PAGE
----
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[FILM REVIEW] 24 Hour Party People (Michael Winterbottom, 2002)

On June 4, 1976, a television presenter named Tony Wilson watched the Sex Pistols perform at the Manchester Lesser Free Trade Hall. The audience for the pioneering punk band was decidedly small; fewer than fifty people attended. Nonetheless, many of these people would go on to have promising music careers of their own. To harness the energy of this new wave of music sweeping Manchester, Wilson founds a record label he dubs Factory Records, signing a promising collected called Joy Division as their first band.

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[FILM REVIEW] Midsommar (Ari Aster, 2019)

Dani Ardor is a college student in a relationship with one Christian Hughes. He is an emotionally distant man – to the point where one of his friends, Mark, suggests they break up. However, one night, he receives a particularly disturbing call from Dani. Her bipolar sister has just committed a heinous murder-suicide, stealing the lives of their parents before taking her own. The next summer, Dani, while attending a party with Christian, learns that he and his three friends, Mark, Josh, and Pelle, have been invented to attend a midsummer celebration in Hälsingland, Sweden. Pelle hails from the country and the festivities take place once every ninety years at an ancestral commune known as the Hårga. Once Dani learns of their trip, Christian hesitantly invites her to join them.

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[FILM REVIEW] Toy Story 4 (Josh Cooley, 2019)

Nine years ago, one toy belonging to a child named Andy Davis, R.C., had been caught in a fierce rainstorm. Andy’s favorite toy, Woody, led a rescue operation and managed to bring him back into the house. However, in the midst of the operation, Andy’s younger sister, Molly, entered the scene. As toys act insentient around humans, Woody could do nothing to prevent one of his friends, Bo Peep, from being donated along with her sheep. Woody tried to convince her to stay, but Bo reminded him that all toys must leave their owners one day. Realizing Andy still needed him, Woody stayed behind.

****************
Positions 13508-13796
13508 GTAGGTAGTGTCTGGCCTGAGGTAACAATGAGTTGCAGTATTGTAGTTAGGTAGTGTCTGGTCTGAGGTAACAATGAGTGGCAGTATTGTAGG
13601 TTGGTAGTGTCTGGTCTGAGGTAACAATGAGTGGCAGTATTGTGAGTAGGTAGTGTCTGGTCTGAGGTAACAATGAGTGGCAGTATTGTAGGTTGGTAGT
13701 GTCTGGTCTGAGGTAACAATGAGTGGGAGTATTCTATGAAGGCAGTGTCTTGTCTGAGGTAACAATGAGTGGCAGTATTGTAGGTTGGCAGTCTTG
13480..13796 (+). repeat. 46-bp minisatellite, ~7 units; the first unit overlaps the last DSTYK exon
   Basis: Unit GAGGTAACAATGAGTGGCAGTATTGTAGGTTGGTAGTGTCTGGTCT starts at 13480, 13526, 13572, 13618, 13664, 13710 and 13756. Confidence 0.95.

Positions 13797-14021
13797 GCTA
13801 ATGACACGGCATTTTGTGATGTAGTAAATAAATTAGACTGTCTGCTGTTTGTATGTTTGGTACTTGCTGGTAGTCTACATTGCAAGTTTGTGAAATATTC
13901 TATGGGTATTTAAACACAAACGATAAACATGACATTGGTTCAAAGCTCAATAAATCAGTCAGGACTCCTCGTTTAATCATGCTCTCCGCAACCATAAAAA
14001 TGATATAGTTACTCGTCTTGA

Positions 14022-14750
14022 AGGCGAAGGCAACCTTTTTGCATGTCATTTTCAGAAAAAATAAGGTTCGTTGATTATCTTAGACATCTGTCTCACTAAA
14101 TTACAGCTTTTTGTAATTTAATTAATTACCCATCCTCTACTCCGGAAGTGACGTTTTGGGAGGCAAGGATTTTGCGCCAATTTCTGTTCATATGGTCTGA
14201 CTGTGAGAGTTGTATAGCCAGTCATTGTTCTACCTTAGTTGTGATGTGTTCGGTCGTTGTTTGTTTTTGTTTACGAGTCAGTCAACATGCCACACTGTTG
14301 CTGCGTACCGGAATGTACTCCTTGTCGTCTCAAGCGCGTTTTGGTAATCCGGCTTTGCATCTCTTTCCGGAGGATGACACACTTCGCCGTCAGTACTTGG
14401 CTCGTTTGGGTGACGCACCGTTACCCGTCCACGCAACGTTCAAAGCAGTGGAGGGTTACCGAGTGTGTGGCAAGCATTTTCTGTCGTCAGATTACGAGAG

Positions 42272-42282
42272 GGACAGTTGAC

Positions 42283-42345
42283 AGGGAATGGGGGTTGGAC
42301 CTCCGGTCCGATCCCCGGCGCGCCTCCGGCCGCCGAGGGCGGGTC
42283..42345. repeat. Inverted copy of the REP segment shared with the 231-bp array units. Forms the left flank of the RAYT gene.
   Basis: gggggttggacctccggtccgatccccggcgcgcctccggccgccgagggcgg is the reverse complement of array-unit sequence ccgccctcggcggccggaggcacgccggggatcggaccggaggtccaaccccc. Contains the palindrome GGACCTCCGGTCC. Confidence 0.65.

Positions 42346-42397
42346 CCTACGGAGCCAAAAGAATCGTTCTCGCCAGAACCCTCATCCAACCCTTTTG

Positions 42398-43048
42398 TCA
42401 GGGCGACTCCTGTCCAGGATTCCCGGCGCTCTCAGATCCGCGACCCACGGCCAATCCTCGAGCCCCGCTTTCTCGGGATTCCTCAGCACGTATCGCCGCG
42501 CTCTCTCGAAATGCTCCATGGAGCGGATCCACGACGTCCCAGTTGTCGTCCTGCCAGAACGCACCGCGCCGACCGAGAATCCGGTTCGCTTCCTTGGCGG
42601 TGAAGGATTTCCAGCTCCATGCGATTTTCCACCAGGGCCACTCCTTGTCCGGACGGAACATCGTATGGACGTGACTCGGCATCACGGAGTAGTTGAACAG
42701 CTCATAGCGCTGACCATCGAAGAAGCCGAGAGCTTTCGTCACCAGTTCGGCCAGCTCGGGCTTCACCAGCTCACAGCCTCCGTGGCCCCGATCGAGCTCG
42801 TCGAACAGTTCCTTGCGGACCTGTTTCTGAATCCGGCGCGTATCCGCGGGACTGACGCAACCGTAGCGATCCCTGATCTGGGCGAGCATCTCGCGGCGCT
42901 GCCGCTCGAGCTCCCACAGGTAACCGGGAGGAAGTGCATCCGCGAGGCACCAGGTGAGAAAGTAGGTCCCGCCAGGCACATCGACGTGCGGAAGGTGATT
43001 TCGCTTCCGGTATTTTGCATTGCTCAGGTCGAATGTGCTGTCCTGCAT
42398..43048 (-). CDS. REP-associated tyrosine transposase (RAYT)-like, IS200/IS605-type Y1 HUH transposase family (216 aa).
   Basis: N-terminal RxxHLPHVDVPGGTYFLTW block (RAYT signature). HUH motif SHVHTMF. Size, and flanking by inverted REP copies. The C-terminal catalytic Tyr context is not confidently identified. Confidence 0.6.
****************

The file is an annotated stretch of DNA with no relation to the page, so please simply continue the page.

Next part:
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[FILM REVIEW] Toy Story 3 (Lee Unkrich, 2010)

With Andy Davis heading for college, his toys begin to worriedly reflect on their own future. They have not been played with in years, and a majority of them are gone. The army men, declaring their job done, parachute out the window. All hope isn’t lost, for Andy decides to take Woody with him to college and intends to place the rest of his toys in the attic. However, through a series of misunderstandings, Ms. Davis believes the bag containing the toys for a normal trash bag and places it on the curb. Saddened that Andy would throw them away, they climb into a donation box along with Molly’s old Barbie doll en route to Sunnyside Daycare. Knowing Andy has not abandoned them, Woody attempts to convince his fellow toys of the truth, though he will find the task more difficult than he ever could have imagined.

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[FILM REVIEW] Toy Story 2 (John Lasseter, 1999)

Andy Davis is preparing to go to summer camp. He intends to bring his favorite toy – a cowboy figure named Woody. However, while playing with him, he inadvertently tears the figure. Andy’s mother tells her son to leave Woody behind out of fear of damaging him further. Woody is now highly afraid of being thrown out – a fear that has come to pass for one of his peers. Wheezy, a squeeze toy penguin, has not seen the light of day for several months upon breaking his squeaker. Andy’s mother then sets Wheezy up at a yard sale. Determined to rescue his friend, Woody leaps into action.